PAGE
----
It would be easy and tempting to place all of the blame onto Richard for the tragedy, which helped bring about his death, but I would have learned nothing if I had taken that easy path. Certainly he was evil, but he was exactly the sort of evil person I had been seeking to abuse me. Twisted as it may be, Richard was giving to me what (at least unconsciously) I had been taught was love. In fact, it was not until the very end that I ever doubted that he had been showing love to me. He was the new father figure replacing Uncle Gary, and he would have made Gary proud.
I was an enabler like so many other abused women. I did everything I could to enable the abuse, so I could get some “love”. Whether it was jealousy games, intentionally getting myself caught lying, or playing the role of a basket-case, I worked tirelessly to fuel his anger. With my lack of self-esteem, it was never a problem to believe that I deserved all that he could dish out and more. In fact, because of my self-esteem problems, I used him to get the punishments that I felt I deserved. I asked for it, time and time again. Thousands of women are doing exactly the same thing without ever realizing exactly what they are doing, or why they are doing it. It is the dance of abuse. It is why the cycle repeats for them.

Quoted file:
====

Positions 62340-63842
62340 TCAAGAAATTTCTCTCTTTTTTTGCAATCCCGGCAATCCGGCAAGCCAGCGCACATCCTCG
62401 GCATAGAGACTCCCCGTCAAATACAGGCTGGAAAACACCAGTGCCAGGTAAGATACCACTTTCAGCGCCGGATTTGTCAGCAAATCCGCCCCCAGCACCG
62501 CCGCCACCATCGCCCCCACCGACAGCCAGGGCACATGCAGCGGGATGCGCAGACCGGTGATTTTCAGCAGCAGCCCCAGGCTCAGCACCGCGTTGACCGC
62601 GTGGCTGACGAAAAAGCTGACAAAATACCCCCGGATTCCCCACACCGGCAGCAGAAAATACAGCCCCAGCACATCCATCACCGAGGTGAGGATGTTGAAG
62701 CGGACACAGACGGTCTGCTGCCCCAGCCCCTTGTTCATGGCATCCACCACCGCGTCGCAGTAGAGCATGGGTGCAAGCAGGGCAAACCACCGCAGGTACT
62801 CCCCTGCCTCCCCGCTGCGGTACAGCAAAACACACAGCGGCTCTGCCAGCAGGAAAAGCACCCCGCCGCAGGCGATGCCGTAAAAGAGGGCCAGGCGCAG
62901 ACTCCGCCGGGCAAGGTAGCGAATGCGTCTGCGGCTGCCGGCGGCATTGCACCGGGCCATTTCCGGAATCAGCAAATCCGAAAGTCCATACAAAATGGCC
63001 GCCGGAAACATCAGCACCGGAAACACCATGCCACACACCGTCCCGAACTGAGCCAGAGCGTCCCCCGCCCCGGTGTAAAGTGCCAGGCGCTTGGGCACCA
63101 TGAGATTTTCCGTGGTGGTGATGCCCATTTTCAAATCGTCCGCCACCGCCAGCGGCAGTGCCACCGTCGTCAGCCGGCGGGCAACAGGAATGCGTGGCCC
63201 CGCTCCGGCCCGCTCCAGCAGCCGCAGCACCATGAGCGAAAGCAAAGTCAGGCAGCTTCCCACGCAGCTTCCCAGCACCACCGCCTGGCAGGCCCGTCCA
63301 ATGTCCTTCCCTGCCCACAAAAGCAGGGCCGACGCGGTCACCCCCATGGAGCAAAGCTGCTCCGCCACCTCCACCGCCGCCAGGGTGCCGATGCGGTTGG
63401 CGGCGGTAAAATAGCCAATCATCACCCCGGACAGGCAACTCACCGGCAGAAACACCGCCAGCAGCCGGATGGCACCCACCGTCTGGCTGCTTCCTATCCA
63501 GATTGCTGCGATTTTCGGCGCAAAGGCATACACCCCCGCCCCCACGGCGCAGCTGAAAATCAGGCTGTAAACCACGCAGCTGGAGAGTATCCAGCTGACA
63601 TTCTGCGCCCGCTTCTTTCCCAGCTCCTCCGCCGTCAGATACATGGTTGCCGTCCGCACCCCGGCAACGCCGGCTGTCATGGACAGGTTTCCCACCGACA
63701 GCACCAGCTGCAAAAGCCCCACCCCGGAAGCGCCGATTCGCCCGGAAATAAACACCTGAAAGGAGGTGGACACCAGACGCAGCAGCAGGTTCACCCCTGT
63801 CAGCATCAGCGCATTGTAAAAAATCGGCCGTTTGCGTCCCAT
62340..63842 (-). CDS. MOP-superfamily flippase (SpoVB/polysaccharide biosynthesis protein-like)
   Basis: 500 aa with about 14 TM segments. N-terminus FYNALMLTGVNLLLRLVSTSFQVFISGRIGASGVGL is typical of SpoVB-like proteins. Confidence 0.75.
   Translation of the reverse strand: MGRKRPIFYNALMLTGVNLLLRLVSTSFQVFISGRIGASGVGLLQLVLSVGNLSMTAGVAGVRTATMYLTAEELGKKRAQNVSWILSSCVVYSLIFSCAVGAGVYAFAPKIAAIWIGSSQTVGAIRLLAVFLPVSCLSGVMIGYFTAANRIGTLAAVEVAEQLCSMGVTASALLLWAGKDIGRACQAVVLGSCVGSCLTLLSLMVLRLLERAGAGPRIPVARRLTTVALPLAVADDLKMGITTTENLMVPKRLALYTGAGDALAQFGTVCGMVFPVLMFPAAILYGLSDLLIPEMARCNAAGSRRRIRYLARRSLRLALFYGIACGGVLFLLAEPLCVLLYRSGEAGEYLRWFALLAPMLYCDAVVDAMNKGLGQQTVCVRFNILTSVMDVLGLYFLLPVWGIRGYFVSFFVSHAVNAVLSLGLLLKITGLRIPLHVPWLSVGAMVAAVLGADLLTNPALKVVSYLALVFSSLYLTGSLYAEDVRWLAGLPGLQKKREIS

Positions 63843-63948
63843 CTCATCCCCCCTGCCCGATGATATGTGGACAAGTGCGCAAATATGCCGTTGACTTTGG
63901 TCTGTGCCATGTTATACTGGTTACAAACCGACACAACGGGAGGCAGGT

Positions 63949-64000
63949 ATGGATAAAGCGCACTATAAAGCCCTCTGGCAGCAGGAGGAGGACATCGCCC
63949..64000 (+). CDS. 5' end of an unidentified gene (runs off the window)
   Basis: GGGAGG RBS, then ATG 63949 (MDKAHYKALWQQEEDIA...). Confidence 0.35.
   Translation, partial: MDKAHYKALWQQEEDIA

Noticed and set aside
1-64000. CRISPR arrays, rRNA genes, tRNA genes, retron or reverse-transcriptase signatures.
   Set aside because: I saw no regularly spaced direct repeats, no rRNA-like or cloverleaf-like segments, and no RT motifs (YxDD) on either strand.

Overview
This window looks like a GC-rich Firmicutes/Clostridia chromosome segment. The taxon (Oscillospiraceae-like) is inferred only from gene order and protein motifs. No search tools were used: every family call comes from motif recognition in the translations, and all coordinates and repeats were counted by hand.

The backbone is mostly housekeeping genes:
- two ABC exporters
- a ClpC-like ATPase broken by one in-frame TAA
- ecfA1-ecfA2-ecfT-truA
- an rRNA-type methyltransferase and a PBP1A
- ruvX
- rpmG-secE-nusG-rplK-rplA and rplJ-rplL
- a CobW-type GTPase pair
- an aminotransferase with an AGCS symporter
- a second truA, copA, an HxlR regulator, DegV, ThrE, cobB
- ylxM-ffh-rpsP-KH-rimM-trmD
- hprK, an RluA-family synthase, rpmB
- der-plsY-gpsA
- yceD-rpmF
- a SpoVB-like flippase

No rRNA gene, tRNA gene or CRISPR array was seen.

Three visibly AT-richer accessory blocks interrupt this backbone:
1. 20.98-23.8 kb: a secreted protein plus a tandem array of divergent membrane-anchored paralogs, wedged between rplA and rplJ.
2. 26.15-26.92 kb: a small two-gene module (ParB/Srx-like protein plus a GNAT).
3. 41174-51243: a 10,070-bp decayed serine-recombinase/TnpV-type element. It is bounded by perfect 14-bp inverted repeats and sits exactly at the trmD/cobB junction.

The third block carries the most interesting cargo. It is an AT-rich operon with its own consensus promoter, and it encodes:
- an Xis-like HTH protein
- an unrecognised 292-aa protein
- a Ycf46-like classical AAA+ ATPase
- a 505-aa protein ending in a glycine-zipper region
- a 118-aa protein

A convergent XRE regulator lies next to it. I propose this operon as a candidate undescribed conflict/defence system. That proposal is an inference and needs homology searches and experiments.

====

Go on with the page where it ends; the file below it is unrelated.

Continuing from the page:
Recovering From Abuse
True recovery comes from the self-understanding of painfully and honestly appraising what happened, how it happened, and why it happened. This is impossible for most abuse "survivors", because like their antagonists, they are too busy looking for blame in their partners to ever be truly honest about themselves. Forgiveness is not always easy, but without forgiveness, they tend to perpetually live in their self-imposed hells. Empowered people are those who are still locked in their former power structures, for it is still about “winning” against their abusers, and proving that their abusers no longer have any power. Of course, this obsession only proves that the abusers do in fact still have a power over them. Moving on means: moving on.